I keep trying to find poetry in this. I’m looking for words. Big words. Small words. Any words. I keep wondering what I’ll say — maybe I’ll say something about the unit of time known as a year in which it feels like not much changes. Some new television shows, some crow’s feet digging into the skin around your eye, maybe a pay bump eroded by new bills. But then you have a baby and time takes on new meaning: it collapses in on itself and big things happen in small spaces while at the same time the whole thing blows out like elastic in old underpants, time an exploding star, a year passing in blink-and-you-missed it eruption.
Maybe I’ll say something about babies and new parents. Maybe something about change. Or chaos. Or life and love and madness. Maybe poop and pee, since those are certainly themes. Can I find poetry in a smooshy diaper? (It’s best not to ask, because you can be sure I’ll try.)
I don’t know what to say.
I try to get my head around this last year and I come up empty. Not of feelings or emotions. I’m giddy! And tired. And utterly in awe. And confused. And did I mention tired? No, the emotions are all firmly in place; they have their orders and they’re sticking around. What’s missing is a sense of perspective, of any kind of clean orderly thinking — I don’t have any great revelations or insights, I don’t have a thesis or theme on which to hang my hat. When I try to think, what would I say about this past year? I’m mostly left, mouth agape, lips working soundlessly, a slight breathy squeak emerging as my only answer.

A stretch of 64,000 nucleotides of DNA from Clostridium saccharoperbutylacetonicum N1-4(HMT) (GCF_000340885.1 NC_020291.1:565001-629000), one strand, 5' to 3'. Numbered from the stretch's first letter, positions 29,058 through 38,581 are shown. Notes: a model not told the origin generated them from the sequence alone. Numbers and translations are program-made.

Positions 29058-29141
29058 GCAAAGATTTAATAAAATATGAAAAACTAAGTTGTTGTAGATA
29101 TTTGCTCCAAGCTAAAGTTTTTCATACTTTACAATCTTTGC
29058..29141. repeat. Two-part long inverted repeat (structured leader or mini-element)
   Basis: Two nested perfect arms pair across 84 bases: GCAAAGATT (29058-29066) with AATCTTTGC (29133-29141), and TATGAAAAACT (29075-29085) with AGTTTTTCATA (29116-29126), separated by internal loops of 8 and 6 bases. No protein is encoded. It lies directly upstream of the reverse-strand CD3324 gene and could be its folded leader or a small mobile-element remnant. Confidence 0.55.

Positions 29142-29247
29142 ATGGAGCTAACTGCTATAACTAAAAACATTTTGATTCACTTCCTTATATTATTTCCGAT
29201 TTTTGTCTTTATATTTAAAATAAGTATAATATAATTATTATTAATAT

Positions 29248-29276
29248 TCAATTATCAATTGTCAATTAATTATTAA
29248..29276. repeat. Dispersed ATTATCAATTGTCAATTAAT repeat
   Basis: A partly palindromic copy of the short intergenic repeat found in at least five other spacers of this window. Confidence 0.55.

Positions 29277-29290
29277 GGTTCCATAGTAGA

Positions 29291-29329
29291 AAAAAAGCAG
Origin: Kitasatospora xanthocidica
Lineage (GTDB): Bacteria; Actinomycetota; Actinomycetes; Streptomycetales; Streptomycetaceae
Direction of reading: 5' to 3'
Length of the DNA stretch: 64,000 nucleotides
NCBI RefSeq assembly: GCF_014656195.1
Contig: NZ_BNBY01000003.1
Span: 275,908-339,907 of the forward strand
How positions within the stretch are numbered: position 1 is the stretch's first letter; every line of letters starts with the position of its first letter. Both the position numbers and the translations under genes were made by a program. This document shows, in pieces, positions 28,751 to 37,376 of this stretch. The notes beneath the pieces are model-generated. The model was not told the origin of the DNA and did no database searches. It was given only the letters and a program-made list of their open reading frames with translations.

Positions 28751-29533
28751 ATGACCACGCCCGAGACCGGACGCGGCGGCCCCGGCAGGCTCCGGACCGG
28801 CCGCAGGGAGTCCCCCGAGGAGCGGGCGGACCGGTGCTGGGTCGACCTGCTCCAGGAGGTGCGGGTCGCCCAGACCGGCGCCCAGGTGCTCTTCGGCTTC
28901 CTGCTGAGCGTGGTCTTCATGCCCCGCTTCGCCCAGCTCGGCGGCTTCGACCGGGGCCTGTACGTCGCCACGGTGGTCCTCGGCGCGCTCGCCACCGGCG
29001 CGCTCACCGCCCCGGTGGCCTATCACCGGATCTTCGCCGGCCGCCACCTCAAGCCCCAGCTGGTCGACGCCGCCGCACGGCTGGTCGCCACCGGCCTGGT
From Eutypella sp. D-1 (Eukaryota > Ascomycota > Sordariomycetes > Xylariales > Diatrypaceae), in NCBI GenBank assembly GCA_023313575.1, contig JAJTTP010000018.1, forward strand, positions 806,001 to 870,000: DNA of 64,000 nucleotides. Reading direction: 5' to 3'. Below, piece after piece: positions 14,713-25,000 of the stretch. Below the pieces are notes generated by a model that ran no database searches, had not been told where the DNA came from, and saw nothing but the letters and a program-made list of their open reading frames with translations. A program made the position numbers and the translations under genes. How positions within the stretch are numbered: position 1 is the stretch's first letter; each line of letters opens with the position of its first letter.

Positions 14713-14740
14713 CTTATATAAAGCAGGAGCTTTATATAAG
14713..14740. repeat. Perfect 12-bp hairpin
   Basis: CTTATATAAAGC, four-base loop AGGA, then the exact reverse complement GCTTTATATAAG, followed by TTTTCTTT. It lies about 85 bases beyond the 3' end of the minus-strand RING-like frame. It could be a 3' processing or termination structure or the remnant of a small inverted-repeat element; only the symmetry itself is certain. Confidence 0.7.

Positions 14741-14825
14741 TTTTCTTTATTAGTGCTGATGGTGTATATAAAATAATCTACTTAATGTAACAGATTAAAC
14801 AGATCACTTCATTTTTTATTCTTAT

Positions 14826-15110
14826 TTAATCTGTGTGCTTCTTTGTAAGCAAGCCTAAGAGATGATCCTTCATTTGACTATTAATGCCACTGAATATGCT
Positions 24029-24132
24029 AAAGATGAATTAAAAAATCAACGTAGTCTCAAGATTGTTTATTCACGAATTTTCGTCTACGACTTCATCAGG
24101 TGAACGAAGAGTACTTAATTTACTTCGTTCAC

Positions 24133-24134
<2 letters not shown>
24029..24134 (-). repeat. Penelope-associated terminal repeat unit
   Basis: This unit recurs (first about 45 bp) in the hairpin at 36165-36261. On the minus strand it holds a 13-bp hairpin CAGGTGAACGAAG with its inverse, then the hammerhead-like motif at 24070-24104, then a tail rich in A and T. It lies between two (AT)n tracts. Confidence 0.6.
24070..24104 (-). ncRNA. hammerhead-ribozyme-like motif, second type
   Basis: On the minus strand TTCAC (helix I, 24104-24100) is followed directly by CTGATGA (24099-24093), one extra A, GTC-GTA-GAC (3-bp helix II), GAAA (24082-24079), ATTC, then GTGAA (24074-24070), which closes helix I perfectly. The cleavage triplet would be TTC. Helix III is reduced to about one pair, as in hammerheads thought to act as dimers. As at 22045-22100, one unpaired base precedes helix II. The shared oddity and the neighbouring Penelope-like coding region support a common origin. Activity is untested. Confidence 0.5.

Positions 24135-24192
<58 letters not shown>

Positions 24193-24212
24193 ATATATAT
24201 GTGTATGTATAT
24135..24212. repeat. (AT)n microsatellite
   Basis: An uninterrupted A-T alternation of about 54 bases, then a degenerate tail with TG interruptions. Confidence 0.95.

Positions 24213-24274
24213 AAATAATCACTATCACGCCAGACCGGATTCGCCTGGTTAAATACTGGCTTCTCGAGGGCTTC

What I do have is:
A one-year-old little boy.
A beautiful, smart, dangerous, insane, giggly, smiley, assertive little boy.
Holy shit, it’s been a year.
Things move fast but feel like they’re slow.
Or maybe, things move slow but feel like they’re fast.
I still remember that night in the hospital. Baby boy screaming. Saturday Night Live muted on the television in what was to be the first of many sleepless nights. My wife pacing with the tiny human, me standing on guard, bleary-eyed and feeling useless. Eventually the nurse coming in and us asking her, “Is he sick? Angry? Did we already do something to upset him? Does he need a hug? A car? Is there a widget out of place that, were we to adjust it slightly, it would allow him to stop crying and go to bed? I think he’s broken? Did we break him or… is there a warranty department we can call?” The nurse taught us a new term — cluster feeder — and said it was all fine, no problem, no worries. And oh, good luck.
That night seems like yesterday. And it also feels like ten years ago.
It feels like yesterday that we brought him home. That he learned to smile. That he said his first “goo” and rolled over and climbed onto the couch and climbed to the top of the couch and climbed out of his crib and went from crawling to standing to walking two steps — then four — then eight — then one day decided that crawling was for suckers and walking was what all the cool babies did.
That was two months ago that he started to walk.
And it feels like yesterday. And it feels like two years ago. And it feels like a dinosaur’s epoch.
Time stretches like taffy. Collapses like a house of cards.
It was the hardest year of my life.
And the weirdest.
And the most wonderful.
All in equal measure, not warring for dominance moment by moment but somehow sharing the space of each moment — emotions normally left to act as enemies suddenly getting all chummy with one another. Arm in arm. Hand in hand. Traipsing along, la-la-la.